Wednesday, February 12, 2014


I can't believe I'm actually writing a post about an indoor bike trainer.  Ever since I started cycling, about 12 years ago, I've loathed the trainer.  Sure a good sweat fest spin class can be fun, but I've always stood firm that nothing beats getting out there on the road.  We purchased a cycleops fluid trainer and had it for a good 8 years, but I averaged like once a year on that thing.  I never felt like I got a good workout, and it just didn't feel right.  I didn't like the clunky feel and it just wasn't like being on the road.   Not to mention, we live in Arizona and while we might not have huge big green evergreens to look at, there is something about being out on your bike looking at views like this...

And, let's be honest.... with the exception of our insane summers when you have to get up at 4 am to ride and Jan-Feb when it's "cold and dark," we pretty much have it made here year round.  When I signed up for my first Ironman I had just started working for Four Seasons and had so much freedom.  My trainer partner was my coworker and we had weekly "status meetings" every Tuesday on our bikes.  Conference calls were limited and it was pretty much do your work, bill the hours and be available for last minute "emergency projects".  It made for riding whenever suited me and noon swims.  I had time for pretty much everything.  What a glorious 6+ years that was :)

When our contract with FS ended, I spent 2 months very nervously looking for a new job.  I borrowed dress up clothes (you don't think I kept that work attire in my closet for 6+ years, do you?) and met with recruiters and referrals and had a half a dozen interviews.  Each time I stepped into an office building my heart sank.  I literally felt trapped and depressed.  I needed a job, and I probably would have taken one of those if the stars hadn't aligned and my current company, who was the database management company for Four Seasons, hadn't hired me to work remotely.  Again, super thankful.  However, my freedom is a little less, and I have a LOT of conference calls.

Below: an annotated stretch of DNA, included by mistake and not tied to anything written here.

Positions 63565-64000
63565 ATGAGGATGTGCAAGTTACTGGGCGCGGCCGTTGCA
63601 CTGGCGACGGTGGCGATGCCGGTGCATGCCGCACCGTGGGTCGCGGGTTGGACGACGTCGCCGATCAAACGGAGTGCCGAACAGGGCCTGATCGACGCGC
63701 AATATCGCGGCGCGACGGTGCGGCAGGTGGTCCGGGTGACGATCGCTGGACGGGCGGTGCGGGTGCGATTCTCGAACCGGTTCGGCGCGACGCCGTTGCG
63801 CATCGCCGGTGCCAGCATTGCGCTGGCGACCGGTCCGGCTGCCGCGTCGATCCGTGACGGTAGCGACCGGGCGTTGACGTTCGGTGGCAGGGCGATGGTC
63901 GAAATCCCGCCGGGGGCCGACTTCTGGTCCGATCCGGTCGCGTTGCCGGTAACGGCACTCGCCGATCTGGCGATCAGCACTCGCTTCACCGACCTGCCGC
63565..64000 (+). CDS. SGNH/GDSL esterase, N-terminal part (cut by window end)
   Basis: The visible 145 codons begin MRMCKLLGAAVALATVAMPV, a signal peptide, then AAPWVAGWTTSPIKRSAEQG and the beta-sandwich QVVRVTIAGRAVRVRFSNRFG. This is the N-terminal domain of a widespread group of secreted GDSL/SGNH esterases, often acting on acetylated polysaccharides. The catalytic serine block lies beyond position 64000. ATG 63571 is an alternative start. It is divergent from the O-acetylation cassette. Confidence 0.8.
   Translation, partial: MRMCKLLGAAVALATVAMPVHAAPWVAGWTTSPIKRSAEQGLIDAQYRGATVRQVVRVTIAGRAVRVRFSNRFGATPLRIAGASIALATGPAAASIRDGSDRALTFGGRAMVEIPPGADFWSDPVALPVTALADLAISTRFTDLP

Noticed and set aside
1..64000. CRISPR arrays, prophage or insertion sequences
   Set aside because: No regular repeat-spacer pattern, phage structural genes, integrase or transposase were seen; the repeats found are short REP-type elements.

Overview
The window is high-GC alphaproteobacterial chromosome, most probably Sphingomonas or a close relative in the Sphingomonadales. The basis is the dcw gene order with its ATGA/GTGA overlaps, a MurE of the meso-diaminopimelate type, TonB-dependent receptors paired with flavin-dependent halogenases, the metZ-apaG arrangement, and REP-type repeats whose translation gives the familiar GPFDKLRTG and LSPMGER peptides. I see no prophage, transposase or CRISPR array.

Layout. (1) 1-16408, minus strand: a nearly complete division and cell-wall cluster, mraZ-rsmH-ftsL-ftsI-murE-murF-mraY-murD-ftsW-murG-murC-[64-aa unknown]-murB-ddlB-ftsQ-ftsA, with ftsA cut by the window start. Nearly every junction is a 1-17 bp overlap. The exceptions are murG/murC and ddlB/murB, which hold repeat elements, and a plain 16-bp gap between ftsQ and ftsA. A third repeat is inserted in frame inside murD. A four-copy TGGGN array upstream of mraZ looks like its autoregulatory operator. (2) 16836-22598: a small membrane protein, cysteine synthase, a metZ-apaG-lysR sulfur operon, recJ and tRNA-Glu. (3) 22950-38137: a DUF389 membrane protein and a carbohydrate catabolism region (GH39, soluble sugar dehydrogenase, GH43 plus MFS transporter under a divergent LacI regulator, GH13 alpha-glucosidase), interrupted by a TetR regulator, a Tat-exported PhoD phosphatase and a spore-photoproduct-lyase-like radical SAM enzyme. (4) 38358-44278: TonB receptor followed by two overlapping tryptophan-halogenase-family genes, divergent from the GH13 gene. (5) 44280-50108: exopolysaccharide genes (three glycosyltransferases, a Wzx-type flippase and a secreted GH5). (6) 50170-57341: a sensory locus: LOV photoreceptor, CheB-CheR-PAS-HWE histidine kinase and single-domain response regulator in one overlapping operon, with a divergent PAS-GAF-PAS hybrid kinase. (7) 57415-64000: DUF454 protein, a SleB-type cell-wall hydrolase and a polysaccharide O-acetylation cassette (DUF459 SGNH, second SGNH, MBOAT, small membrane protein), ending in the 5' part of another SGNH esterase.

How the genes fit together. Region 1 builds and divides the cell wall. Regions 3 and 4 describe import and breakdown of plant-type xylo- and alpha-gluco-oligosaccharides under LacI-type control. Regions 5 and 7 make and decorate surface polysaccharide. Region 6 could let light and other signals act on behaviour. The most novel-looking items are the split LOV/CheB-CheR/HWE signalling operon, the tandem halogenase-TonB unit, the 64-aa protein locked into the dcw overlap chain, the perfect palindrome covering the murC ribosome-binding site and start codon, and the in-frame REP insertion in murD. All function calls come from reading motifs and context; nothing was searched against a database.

Anyway, my point isn't that I had a great job, got laid off and then found another job, it's about finding ways to utilize my available time so that I can still fit in all of my training!  I love big training blocks and I HATE missing workouts.  So, when I signed up for Ironman Coeur d'Alene I knew the first few months would be hard.  It's cold and dark in the mornings so getting out the door and on my bike at 5am just wasn't going to happen.  I had talked to a friend about her trainer, the Lemond Revolution and was convinced that was the one for me.  It was supposed to be a "real feel" and the best part is the trainer is equipped with a cassette that you attached your bike to so no need for the rear wheel.  Another advantage was that you could purchase a power adapter and use it as a training tool.  Over the past few years I've been intrigued by power, but I've never made the investment.  But, the thought of having a bike trainer where I could use numbers for intervals to hit (not just HR) was something I was interested in trying out.

After talking with my bike shop about the trainer, the owner actually convinced me to purchase a different, but similar model.  Apparently Lemond's company dynamic had changed and the cost of the Revolution went up by several hundred $$s.  An alternative, the Wahoo Kickr was a new trainer in the market that had a lot of fun benefits.  Same concept as the Lemond using no rear wheel making switching between bikes super easy, the "real road" feel, it was super quiet in comparison AND it links up via blue tooth to your ipad/iphone, etc to measure your workout.  Here's a really in depth review of the trainer from another blogger!

I purchased the trainer and got it set up just after the holidays.  The first time I didn't configure the software correctly so it wasn't working right and I was frustrated.  After a little google help, it took like 5mins to set up and I had my first interval workout.  I clicked a couple buttons and the workout was instantly uploaded to my training peaks account.  It gave Michelle some initial feedback of the power I was holding for certain intervals, and from there she's been sending me weekly trainer workouts with set power intervals.

I can't believe I'm saying this, but I'm in love.  Being able to get a SOLID bike workout in under 90minutes with no fuss, no 14 layers, no stop lights or dodging soccer moms for your life with actual measurable data.  It's saving me time and allowing me to do my bike workouts between conference calls.  Not only is it a fantastic workout, but I'm getting a better feel for effort that I can translate to my bike rides.  I'm a complete data freak so having a number to set as a goal and hold that uninterrupted is a fun new challenge for me.  I'm able to get my HR up and know I'm getting a solid training session in.